Monday, August 4, 2014

Broiled Chicken – Welcome to Plan “B”

I once heard Alton Brown say that a broiler is nothing more than an upside-down gas grill, which is certainly not how most Americans think of theirs. While most people are fine melting cheese over their nachos with it, or browning a casserole, the broiler is seldom used to cook meats.

Well, the next time rain ruins your dream of a grilled chicken dinner, I hope you fire it up, and give this easy, alternative method a try.  Not only are you getting the same intense, direct heat, but you also have more control, since you can adjust how far the chicken is from the flame. I prefer the meat about 7-8 inches under the heating element, but feel free to adjust as needed.

As you’ll see, I like to flip mine over every 6-7 minutes until it’s done. This should take between 30 and 40 minutes, but that can vary greatly depending on the size and temperature of you chicken, as well as your broiler’s heat.

By the way, you’ll want to finish with the skin side up, so the bird gets a nice, crisp finish. This is important, especially if you’re recording sound effects. I hope you give this simple and delicious broiled chicken a try soon. Enjoy!

For 2 portions:
3 pound chicken, cut in half, back bone removed
salt as needed
lemon and fresh herb to finish
- Broil on high for about 30-45 minutes, turning often, or until done. 
*Note: Some glass baking dishes will shatter under a broiler, so unless you're sure yours is high-heat proof, a metal pan is a better bet. 


Steve Kennedy said...

This is my unwritten food wish. I have been playing with the broiler for the last couple weeks.
Rusty chicken thighs are pretty good on the broiler, if you put it on a wire rack over a suitable casserole dish to adjust the height. I have this little wire mesh rack that is inexpensive, the problem was getting it, the proper distance between the gas flame and the meat. I have been been putting my oven rack as high as it will go, then moving the wire rack up and down, with the height of the casserole dish, which doubles as a drip pan.

Mark said...

This is my first comment on your great blog. And this is another useful entry. I'm a huge fan.

But as a long time lurker I just had to post so that I could say... are the Arthur Conan Doyle of your awesome chicken broil.

Jude said...

I'm leery of using glass to broil or actually use for anything involving heat since I lost an Anchor Hocking pie plate to a caramel flan recipe. I made the caramel, poured it into the plate and as it cooled the plate shattered on the stovetop.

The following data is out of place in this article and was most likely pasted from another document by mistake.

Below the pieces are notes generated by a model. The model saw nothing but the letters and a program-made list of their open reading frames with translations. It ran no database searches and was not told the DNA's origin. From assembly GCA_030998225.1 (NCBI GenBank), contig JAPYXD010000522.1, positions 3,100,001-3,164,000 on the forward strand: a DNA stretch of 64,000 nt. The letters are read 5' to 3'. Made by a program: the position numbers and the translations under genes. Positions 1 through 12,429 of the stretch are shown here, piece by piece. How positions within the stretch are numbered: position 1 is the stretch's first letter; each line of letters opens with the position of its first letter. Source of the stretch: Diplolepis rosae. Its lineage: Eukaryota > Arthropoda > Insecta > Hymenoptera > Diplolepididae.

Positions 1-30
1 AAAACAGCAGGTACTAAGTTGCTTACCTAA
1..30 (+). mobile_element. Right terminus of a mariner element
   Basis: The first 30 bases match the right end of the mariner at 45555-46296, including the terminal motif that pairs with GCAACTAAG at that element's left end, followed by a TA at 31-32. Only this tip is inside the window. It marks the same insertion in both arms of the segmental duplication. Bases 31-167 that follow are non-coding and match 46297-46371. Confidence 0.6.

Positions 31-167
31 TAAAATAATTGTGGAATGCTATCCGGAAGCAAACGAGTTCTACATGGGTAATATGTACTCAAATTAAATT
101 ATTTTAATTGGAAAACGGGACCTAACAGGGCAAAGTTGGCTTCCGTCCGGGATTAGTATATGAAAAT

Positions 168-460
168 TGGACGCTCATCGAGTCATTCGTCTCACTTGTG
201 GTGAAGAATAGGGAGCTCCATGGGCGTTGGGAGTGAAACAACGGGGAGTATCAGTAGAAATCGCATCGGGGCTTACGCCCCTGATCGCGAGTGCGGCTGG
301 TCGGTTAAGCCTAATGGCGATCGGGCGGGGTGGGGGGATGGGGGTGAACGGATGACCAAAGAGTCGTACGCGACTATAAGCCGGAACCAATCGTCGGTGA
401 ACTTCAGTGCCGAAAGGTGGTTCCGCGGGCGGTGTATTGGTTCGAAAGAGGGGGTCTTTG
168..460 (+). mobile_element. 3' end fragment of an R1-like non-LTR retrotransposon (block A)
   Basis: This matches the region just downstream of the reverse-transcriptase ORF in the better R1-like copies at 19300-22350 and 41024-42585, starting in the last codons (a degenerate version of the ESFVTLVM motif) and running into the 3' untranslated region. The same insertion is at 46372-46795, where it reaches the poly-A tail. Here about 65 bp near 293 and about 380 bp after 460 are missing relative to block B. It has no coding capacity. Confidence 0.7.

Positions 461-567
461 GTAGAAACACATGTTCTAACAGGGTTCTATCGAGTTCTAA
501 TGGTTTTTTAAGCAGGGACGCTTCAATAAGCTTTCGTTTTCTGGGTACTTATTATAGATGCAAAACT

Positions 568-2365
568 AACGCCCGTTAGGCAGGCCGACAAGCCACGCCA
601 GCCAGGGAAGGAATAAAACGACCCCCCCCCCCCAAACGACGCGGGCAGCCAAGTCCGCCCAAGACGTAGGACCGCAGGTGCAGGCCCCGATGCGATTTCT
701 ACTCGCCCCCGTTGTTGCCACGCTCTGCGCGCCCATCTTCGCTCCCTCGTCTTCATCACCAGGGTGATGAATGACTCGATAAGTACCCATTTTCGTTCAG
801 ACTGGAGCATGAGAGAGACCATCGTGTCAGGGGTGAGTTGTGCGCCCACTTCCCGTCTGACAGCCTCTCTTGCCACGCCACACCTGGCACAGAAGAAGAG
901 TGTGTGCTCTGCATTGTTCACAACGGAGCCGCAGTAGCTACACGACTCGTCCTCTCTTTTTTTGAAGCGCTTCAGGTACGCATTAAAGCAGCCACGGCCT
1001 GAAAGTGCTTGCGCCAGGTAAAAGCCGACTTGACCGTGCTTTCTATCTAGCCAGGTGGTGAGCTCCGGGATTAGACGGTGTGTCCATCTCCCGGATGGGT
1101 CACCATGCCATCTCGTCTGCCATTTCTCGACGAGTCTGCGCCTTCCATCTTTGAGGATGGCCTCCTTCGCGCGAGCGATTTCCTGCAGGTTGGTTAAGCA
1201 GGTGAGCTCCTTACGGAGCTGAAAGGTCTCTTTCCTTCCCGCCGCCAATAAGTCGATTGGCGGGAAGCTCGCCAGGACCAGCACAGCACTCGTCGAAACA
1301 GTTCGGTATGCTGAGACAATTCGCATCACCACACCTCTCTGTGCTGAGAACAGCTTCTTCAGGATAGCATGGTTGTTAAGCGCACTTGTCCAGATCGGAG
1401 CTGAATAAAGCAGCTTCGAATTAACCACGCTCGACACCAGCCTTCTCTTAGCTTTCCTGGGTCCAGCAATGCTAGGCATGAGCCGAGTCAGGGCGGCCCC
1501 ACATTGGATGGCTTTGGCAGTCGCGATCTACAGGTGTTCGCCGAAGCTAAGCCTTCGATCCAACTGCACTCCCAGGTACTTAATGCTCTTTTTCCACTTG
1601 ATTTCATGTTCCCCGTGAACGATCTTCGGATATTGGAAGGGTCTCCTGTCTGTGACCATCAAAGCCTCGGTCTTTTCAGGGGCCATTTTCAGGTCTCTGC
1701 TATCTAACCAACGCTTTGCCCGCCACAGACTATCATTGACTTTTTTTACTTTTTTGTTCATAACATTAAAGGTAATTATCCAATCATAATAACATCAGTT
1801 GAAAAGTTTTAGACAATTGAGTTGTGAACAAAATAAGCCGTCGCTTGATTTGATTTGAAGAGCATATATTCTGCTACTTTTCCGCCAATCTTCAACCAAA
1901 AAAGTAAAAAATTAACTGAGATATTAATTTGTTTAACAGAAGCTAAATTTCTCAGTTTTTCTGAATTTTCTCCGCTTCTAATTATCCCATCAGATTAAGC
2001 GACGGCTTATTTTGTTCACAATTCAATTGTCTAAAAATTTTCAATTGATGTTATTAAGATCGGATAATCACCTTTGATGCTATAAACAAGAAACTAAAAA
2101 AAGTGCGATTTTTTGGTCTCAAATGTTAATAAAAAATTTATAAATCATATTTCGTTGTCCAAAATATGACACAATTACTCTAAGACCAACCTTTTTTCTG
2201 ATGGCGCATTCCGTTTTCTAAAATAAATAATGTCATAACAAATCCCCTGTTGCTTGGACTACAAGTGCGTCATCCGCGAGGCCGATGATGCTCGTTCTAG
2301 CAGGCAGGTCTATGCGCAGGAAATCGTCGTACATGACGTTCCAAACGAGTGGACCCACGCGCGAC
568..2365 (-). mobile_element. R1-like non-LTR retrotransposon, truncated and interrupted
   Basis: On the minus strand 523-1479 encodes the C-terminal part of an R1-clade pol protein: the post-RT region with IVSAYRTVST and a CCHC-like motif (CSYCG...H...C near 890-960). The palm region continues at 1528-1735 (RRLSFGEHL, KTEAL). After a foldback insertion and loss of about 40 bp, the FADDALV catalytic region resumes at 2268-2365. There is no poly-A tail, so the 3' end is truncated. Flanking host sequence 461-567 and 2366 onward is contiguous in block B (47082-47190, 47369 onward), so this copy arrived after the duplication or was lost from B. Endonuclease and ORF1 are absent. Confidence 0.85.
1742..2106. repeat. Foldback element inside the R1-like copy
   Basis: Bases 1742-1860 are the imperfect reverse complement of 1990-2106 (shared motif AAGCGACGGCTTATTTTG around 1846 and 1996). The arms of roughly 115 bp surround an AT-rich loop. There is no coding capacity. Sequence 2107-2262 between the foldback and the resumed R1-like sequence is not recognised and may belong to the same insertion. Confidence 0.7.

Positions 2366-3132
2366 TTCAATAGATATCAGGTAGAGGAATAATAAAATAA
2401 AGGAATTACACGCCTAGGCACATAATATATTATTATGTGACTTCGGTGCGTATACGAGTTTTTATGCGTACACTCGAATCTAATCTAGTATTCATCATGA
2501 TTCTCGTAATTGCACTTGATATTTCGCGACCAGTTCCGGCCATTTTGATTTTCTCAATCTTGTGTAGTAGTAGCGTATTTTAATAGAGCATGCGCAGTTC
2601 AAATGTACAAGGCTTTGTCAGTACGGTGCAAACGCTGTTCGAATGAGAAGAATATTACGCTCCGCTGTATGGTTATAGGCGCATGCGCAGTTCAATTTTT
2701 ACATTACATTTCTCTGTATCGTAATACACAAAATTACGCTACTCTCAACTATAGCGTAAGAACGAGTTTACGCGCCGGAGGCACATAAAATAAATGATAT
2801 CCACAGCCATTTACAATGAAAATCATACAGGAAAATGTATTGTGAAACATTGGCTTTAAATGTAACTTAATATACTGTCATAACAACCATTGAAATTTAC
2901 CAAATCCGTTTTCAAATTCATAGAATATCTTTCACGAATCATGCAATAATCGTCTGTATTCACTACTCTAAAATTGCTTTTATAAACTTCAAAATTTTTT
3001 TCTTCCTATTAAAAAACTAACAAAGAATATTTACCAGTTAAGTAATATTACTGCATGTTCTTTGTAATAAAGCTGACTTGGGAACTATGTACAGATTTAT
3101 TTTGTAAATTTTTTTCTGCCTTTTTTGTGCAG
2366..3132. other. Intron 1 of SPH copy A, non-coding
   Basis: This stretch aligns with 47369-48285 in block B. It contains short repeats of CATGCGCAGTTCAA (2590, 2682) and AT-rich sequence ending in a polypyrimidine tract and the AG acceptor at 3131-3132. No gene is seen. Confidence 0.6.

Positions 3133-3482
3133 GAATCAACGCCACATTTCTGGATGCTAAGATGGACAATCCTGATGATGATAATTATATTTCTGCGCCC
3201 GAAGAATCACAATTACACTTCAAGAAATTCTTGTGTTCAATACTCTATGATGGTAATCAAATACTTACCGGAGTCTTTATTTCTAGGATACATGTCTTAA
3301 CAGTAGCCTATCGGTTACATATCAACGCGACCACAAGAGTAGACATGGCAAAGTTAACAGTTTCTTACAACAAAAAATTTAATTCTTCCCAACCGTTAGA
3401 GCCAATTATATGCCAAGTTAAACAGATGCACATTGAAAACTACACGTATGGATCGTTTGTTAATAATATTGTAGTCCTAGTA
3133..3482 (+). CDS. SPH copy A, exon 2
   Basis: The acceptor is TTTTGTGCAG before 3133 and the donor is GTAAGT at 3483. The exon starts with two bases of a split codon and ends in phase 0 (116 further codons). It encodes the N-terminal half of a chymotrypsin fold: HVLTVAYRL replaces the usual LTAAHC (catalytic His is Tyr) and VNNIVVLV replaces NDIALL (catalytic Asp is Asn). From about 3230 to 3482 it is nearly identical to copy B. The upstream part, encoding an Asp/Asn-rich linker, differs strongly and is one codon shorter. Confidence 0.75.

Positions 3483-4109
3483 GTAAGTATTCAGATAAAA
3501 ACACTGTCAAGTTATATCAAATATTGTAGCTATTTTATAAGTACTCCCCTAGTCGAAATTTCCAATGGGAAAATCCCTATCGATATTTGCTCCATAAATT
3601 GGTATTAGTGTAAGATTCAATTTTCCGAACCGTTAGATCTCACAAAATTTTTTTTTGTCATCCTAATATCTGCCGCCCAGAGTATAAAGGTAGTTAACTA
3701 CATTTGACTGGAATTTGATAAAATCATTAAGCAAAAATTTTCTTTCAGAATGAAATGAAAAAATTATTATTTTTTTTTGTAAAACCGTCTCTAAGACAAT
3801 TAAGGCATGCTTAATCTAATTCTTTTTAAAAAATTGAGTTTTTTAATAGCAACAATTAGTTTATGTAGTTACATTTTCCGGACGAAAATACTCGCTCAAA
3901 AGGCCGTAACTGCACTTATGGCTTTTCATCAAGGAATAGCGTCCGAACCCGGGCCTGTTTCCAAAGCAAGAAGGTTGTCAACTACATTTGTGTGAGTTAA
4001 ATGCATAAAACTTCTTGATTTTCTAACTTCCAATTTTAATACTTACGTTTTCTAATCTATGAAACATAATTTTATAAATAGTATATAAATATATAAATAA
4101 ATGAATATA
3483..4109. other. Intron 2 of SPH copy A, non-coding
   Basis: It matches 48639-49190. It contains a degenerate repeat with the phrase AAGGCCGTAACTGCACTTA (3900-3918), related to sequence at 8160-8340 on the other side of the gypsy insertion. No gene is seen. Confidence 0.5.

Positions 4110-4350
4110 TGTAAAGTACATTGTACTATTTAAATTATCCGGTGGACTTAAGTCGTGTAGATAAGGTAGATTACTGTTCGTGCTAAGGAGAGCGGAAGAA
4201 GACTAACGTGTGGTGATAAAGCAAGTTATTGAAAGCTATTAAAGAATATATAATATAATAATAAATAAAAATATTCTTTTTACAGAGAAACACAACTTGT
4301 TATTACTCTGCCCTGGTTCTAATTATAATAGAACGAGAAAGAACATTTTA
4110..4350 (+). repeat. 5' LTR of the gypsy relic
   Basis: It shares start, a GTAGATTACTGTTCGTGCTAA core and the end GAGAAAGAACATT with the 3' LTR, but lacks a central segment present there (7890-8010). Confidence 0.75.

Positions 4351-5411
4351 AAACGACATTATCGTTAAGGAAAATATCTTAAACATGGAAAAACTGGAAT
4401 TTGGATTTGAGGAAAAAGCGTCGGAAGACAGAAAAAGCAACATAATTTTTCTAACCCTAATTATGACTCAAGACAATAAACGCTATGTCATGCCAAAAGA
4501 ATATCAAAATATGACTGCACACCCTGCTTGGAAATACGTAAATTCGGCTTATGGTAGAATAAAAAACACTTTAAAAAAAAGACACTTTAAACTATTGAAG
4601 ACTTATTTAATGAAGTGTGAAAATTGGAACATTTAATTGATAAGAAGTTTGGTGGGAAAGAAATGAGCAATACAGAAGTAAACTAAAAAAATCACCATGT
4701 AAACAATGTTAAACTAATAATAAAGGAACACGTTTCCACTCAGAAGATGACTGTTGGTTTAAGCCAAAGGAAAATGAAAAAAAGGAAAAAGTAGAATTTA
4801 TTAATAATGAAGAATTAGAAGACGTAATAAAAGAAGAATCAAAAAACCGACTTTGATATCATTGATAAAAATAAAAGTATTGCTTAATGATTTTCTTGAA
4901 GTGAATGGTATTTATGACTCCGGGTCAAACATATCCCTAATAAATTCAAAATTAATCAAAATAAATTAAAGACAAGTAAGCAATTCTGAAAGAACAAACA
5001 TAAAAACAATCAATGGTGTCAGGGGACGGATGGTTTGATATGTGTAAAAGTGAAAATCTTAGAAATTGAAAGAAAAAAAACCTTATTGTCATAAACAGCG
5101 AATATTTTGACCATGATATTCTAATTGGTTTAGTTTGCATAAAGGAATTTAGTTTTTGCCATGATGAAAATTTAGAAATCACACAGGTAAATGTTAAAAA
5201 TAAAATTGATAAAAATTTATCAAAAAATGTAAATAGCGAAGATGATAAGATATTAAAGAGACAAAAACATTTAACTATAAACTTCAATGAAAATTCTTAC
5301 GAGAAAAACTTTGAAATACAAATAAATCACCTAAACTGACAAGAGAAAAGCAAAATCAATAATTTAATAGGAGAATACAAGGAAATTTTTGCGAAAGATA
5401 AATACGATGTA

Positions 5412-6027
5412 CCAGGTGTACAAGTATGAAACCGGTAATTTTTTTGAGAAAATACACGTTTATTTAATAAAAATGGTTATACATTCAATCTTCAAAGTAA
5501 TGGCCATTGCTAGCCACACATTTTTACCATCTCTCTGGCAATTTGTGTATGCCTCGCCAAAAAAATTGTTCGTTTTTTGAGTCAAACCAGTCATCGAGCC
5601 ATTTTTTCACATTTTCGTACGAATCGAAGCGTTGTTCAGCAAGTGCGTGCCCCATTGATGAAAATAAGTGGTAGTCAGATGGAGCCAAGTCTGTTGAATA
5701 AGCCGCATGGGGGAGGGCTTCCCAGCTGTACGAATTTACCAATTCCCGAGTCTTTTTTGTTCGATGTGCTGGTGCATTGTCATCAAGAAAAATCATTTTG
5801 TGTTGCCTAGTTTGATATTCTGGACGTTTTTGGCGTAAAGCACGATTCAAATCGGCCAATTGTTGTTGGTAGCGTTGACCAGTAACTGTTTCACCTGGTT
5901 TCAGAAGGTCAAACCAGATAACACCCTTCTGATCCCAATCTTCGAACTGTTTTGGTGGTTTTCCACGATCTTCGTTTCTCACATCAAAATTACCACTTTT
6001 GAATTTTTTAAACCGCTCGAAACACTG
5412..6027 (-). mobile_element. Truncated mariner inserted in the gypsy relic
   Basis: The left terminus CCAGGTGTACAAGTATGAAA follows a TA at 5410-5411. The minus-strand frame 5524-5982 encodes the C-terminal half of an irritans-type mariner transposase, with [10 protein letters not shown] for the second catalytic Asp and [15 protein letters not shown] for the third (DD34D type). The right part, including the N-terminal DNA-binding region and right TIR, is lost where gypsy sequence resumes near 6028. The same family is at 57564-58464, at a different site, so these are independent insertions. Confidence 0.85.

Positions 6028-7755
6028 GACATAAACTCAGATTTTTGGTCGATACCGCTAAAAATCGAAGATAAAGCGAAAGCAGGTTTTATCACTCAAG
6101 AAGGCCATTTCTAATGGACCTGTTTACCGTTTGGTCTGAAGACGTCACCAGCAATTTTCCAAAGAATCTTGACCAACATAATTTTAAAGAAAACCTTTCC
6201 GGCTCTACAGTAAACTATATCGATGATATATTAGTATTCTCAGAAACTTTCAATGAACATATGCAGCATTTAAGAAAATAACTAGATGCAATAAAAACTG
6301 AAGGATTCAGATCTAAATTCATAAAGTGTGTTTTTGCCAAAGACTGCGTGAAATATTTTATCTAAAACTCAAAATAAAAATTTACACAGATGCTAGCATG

Chef John said...

Yes, I actually added a note under the recipe! Thanks!

Chef John said...


Not bad. ;)

Unknown said...

Really enjoy your blog and the recipes are fun too.
Re: the broiled chicken, use one of the smoked salts and except for the lack of grill marks, no one would know.

Anonymous said...

I just tried this cooking method with my own dry rub. From now on this is how I'll be preparing my chicken. It looks, sounds, and taste like it was prepared by a professional. Thanks Chef John.

Unknown said...

One quick question, would this work with chicken leg quarters? I'd imagine it would, but just want to be sure :) Thanks Chef John!

Unknown said...

Great idea (again). Would this work with am electric stove/broiler?

Unknown said...

How hot should the oven be?

konberg said...

Hey Chef John, first time long time.

I followed your instructions this evening. Don't tell my wife where the recipe came from because she thinks I am a superhero now. This was fantastic.

Charging Rhino said...

"... While most people are fine melting cheese over their nachos with it, or browning a casserole, the broiler is seldom used to cook meats."

I hardly cook meats any other way, I hardly ever pan-fry or pan-brown. While I love my glass-top electric range for it's even-heat and ease of cleaning, it doesn't really generate smoking-hot grilling-heat well, and the stuupids who built my house neglected to install a range hood that actually-vents to the outside so I can't expel smoke and strong smells from my I broil. Almost every supper-meal is seared, broiled or convection-roasted in my elec. wall-oven; fish, breaded chicken, pork or beef.

Unknown said...

Why do the halves needs to be so dry to start the broiling? If we baste as we go, does that affect the final product somehow? Trying Chef John's five spice chicken recipe for the first time and it's rainy and humid outside, so I'm trying this broiler method. Thanks,

Robinson said...

WOW! What a mouth watering delicacy! I will definitely try this to surprise my family. You can one more delectable recipe "Chicken Onion kebabs" to your list that i tried yesterday and it tastes yumm..